Your first month of managing your church’s social media can be a stressful one. You want to have immediate wins and show your church the importance of social media. Yet, it can all seem overwhelming.
So where do you start? Do you start publishing content? Do you set a Hootsuite account? The possibilities are endless when it comes to what you should during your first month. I know because I was in that same position a few years ago.
I had to determine when to start publishing content and what channels to focus on. I figured it out, but only after I made few mistakes.
If you’re just starting out, here five key things you need to focus on during your first month. Doing these key things will set you up for up for success in the months ahead.
Change the passwords on your social media accounts.
Security. Security. Security. I can’t say it enough. The first thing you need to do is change the passwords. Don’t assume the person who ran the accounts before you had a good password system.
One of the best ways to change your passwords is to use a tool like LastPass, 1Password or Dashlane. These tools will help you create strong passwords for each of your accounts. Also, Lastpass’s team function allows you to share passwords with your teammates.
Also, deactivate any third party apps (Hootsuite) that have access to your accounts. Then one by one, reactivate them as you see fit. This helps avoid any of the previous account holders still having access your accounts.
Do a brand audit.
The goal of a brand audit is to make sure that all social media accounts are consistent. Here’s what we’re looking for:
Are all the profile images the same and the correct size? Make sure that you’re using the same logo on each account. Also, make sure that it’s in the correct format for each account.
Are the header images the same on Facebook and Twitter? Just like profiles images, we’re looking for consistency across the board from all channels.
What’s the tone of the social media messages? Fun? Upbeat? Reverent? Try to determine if they’re a consistent voice and tone with your messages. If it’s not consistent, begin the process of determining your voice.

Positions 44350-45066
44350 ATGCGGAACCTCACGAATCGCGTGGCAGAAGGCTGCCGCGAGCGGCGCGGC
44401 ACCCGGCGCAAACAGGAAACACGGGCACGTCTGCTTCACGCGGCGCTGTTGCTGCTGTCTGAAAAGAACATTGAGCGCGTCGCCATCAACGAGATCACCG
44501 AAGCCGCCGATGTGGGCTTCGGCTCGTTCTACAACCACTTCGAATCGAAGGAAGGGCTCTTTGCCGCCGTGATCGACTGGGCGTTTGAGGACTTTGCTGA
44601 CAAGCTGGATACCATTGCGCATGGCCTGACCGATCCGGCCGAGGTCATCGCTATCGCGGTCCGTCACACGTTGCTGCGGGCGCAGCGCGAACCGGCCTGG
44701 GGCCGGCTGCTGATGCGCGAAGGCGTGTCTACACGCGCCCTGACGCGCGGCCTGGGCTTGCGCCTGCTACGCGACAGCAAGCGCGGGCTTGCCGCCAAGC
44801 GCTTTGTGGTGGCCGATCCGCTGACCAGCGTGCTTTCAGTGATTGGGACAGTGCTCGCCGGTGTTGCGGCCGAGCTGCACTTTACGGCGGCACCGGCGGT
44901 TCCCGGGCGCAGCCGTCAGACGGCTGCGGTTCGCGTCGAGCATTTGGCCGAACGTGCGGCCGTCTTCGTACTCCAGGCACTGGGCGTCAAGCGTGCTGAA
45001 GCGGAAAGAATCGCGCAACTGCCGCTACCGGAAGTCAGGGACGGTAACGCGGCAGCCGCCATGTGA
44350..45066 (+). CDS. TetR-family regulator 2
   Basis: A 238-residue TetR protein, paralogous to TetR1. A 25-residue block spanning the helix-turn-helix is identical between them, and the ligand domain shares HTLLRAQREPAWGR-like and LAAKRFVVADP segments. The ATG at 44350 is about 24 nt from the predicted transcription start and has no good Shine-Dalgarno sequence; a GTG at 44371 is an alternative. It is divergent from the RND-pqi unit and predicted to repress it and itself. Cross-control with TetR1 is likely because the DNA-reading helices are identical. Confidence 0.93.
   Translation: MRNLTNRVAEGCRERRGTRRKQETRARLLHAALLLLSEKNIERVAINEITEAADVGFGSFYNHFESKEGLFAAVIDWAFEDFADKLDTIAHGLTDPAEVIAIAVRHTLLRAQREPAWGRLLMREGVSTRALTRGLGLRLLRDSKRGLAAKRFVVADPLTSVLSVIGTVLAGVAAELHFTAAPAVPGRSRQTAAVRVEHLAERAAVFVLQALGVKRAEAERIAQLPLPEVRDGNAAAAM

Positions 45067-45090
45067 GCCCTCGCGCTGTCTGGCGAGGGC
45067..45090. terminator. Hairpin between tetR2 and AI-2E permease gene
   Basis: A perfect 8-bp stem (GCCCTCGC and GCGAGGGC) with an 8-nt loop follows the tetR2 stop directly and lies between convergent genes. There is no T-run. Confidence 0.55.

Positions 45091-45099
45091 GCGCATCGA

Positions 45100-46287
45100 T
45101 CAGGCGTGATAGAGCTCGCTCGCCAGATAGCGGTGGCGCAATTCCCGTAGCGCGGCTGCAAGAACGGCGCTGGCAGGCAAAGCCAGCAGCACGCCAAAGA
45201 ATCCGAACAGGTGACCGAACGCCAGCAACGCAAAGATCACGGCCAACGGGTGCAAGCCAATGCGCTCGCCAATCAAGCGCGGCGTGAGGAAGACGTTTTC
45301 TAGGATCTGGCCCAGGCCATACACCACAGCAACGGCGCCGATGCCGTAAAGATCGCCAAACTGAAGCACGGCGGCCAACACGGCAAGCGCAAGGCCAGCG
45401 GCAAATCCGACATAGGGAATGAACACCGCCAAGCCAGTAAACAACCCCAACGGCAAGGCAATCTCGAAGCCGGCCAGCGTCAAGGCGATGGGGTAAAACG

What’s the posting schedule like? Are you consistent with putting content out on all channels? Are any channels dormant and in need of some attention? Do you need to consider shutting down some Facebook Pages or Twitter accounts?
Consider starting a social media calendar. You should start off by planning the first thirty days and no further. Don’t cement anything yet. Wait until you have an established strategy.
Do an audience audit.
In my first month, I made the assumption that most of my church members shared my tastes and interests. This led me to believe that everyone loved Twitter as much as I did. Well, I was wrong.
After doing some research I realized that our church members didn’t use Twitter. Instead, they were heavy users of Facebook.
Spend time studying your audience. One easy way to do this is to look at Facebook audience insights. This will give you a breakdown of where audience when it comes to age and gender. Then spend time looking at what your audience shares on their own personal timelines. This can give you a good sense of where your audience is.
Set soft goals to test theories.
Remember the move Jurassic Park? There’s a scene where the raptor was “testing” the fence to see the weaknesses. The raptor was trying to figure out what worked and what wasn’t working.
Do the same thing with your social media. Your first few weeks on the job you’ll have a lot of grace. Use it to experiment and try some new things to see how-how they play with your audience.
If you’re trying to figure what you should experiment the with, try Facebook Live. Live video gives you an opportunity to get real-time feedback from your audience. It also may reveal who you’re church’s biggest advocates are. These are the people that you want to have bought into your church’s social media.
Talk to your pastor about the church’s goals.
Your pastor or church leadership have goals. They may not public goals, but they know what success looks like. It may attendance numbers, a new building, or raising money. Take some time to figure out their goals are.
Once you have their goals, plot out how your social media will align with your church’s goals. This will help you and your pastor gets on the same page.
One last thing to remember during your first month, give youself some grace. You’re going to make mistakes. Anyone who’s ever managed social media has made mistakes big and small. If you focus on the right things in the first month, you’ll set yourself up for success in the months ahead.